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On the road

Regarding last week’s cover story [Where Long Islanders go to die: Your streets are killing you, Dec. 16]: We need more of these articles. I think that you are tapping into a burgeoning quality of life or death sentiment in suburbia. Keep up the good work.

Michael R. King

Manhattan


Dog’s best friend

What a great, informative article! Who knew that such a disease could be passed from dogs to humans? I feel so relieved that Ms. Bannan wrote this article [Now they tell us, News, Dec. 16] so that now my family and I can take the proper precautions.

Sharon-Adrianna Gordin

Manhattan


First, grab a broom…

I would like to praise the Long Island Voice for featuring articles that involve new age/metaphysical/magical-studies articles [ Above & Beyond, Dec. 2]. It’s nice to know that there are other religions being practiced on Long Island and all over the world, even witchcraft. I myself would like to get into witchcraft, but I have no idea where to start looking. I am mainly interested in magical studies, for example, spells for peace, healing, spells for good luck, too. I was just wondering whether the Voice would list some informative witchcraft Web sites or recommend some books on magical studies. Just need to be pointed in the right direction, please. Thanks, and keep up the great work.

Rena

via e-mail


Sorry, but our “staff hack” position is already filled

Kudos to Stacy Albin. Her gift for misrepresentation and shallow reporting knows no bounds [Awe in the Family, Exit Zero, Dec. 2]. I’ve seen her at work. I was one of the students in the standup-comedy class she recently ridiculed [Class Clowns, Nov. 4]. And here she is in one of the most uniquely populated areas in the Free World and the only “witches” she can find are those afraid to admit their beliefs to even family members, having learned their craft from reading some books!

I, having lived and worked with women and men who are traveled the world to study the ancient and current practices of witches, shamans and mystics, can attest that the women in this content-empty article are as clueless about what they are “practicing” as are most followers of these so-called traditional spiritual practices. There’s more to it then reading a few books and declaring oneself a witch, much less a teacher. The fact that I’ve read the complete works of Shakespeare, more than once, makes me neither a scholar nor teacher.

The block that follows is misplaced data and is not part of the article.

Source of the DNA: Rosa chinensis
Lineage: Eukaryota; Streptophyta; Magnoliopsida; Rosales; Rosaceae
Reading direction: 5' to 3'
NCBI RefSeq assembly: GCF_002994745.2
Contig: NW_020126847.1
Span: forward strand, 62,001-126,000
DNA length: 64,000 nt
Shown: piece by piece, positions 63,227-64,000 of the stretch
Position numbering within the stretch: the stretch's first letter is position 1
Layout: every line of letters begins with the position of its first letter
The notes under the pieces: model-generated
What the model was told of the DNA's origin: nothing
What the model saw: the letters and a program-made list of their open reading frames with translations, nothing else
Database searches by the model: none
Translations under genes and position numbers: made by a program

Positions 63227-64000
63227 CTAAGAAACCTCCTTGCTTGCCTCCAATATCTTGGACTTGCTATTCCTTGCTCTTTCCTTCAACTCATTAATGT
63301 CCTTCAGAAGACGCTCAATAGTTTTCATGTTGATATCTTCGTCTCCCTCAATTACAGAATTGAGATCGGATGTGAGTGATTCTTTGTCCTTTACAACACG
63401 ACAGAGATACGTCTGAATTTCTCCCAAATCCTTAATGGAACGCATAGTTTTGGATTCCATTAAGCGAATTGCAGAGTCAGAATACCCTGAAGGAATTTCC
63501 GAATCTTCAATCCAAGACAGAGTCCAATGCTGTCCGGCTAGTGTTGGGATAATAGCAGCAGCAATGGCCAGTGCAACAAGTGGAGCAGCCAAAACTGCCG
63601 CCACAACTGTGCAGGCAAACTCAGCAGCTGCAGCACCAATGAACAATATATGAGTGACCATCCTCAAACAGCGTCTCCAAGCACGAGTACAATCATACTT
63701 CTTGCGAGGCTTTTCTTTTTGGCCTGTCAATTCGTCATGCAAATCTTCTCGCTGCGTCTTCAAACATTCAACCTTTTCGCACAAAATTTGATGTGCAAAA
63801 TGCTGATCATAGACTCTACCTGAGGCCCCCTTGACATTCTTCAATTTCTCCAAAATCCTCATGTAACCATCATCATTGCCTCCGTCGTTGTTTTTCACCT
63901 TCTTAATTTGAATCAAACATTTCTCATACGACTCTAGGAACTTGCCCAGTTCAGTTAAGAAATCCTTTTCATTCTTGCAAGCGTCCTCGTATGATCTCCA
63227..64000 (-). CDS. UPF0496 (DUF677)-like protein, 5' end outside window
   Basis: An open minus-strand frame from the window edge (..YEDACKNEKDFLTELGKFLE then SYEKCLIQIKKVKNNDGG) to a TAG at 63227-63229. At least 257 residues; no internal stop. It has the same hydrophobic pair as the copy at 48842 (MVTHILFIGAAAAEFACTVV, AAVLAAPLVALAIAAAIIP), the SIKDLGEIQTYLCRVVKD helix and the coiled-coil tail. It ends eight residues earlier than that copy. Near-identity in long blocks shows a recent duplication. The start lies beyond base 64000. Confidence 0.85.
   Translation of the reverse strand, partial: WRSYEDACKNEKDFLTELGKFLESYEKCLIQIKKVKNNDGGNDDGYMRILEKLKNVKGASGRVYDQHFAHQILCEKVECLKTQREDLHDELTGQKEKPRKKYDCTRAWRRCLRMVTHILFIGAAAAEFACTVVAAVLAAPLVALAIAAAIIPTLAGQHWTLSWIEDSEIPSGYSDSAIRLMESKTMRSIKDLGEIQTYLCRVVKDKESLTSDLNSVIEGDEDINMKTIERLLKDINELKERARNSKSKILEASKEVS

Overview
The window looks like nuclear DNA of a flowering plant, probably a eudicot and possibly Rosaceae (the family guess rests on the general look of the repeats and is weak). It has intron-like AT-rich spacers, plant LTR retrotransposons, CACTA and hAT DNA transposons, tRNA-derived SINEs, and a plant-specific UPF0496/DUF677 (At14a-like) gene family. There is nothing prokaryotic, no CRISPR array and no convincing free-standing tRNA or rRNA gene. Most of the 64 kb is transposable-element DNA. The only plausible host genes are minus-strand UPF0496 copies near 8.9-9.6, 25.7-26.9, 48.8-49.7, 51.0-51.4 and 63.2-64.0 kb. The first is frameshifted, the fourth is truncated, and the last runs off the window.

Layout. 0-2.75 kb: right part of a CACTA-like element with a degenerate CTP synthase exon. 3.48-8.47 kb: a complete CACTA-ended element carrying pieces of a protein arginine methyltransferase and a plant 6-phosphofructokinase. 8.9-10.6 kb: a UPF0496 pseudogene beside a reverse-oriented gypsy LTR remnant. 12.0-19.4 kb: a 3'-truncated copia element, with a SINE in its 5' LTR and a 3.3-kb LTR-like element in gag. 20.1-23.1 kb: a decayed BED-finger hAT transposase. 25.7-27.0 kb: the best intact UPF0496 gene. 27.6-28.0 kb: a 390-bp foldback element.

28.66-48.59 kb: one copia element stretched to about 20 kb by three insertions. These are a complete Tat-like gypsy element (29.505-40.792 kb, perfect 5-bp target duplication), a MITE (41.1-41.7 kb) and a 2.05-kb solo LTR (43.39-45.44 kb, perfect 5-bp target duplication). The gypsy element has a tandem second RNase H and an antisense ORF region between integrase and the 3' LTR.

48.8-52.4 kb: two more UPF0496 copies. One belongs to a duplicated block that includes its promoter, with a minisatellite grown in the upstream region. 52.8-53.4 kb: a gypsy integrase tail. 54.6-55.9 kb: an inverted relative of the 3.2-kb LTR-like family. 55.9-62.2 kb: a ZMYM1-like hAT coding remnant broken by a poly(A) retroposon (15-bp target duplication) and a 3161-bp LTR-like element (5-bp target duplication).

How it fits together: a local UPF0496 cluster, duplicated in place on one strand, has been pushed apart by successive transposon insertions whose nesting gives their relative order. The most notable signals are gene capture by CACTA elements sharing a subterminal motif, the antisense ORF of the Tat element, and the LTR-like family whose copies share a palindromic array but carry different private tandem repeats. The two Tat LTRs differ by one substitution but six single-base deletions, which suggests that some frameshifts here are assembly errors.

Basically, these are just bored, underemployed people latching on to radical, eyebrow-raising behavior in order to support their feelings of being different. It gives them a “look-at-me” image, filling in the gaps their jobs or otherwise empty lives leave barren. They’re textbook examples of the people who end up dead in places like Jonestown and Waco. But in reality, who really cares? What I care about is the fact that Ms. Albin and this publication call this journalism. It’s just pathetic. It’s not even humorous. I imagine Ms. Albin is quite simply one of those people who enjoys making fun of people. Why not? It’s just so much easier to poke fun at people like these women, then attempt to perform any real research into a very interesting topic.

Reading this publication is like touching one’s tongue to a nine-volt battery. You know it’s gonna make you feel funky, but you do it anyway. It boggles my mind that you can’t find more talented writers. For goddess’ sake, give me a column. I’ll do it for almost-free.

Thomas Evans

Massapequa


Every witch way

Stacy Albin’s piece Awe in the Family [Exit Zero, Dec. 2] states that Amy Krinner believes that Wicca is a Celtic religion, and as with so much of New Age spirituality this statement is based on imaginative emotive feelings rather than fact. Wicca is Teutonic, that is, in contemporary language it is Germanic in origin. The word “Wicca” is itself Germanic, more precisely Angle-Saxon, and not Celtic. The pre-Christian Celts practiced what is usually described by scholars of the Ancient Celts as the Old Religion, and to be overly terse most Celts believed in gods, goddesses, spirits and nature religion. At this time, there was also a smaller group of Celts in Celtic society, called Druids, best translated into English as the seekers of wisdom. The Druids were and still are both male and female natural philosophers, or what we would now call scientists. Druids do not believe as practitioners of Wicca in spells, potions and “magick” [magic].

Followers of the Druid Way have nothing to do with Satan, which is an Islamic-Christian-Judaic belief. For Druids, there is no heaven or hell. There is only Nature, the knowing of Nature, and we cannot dominate Nature without dire consequences.

Happy Alban Arthuan. Happy Winter Solstice!

Will Petry

Williston Park

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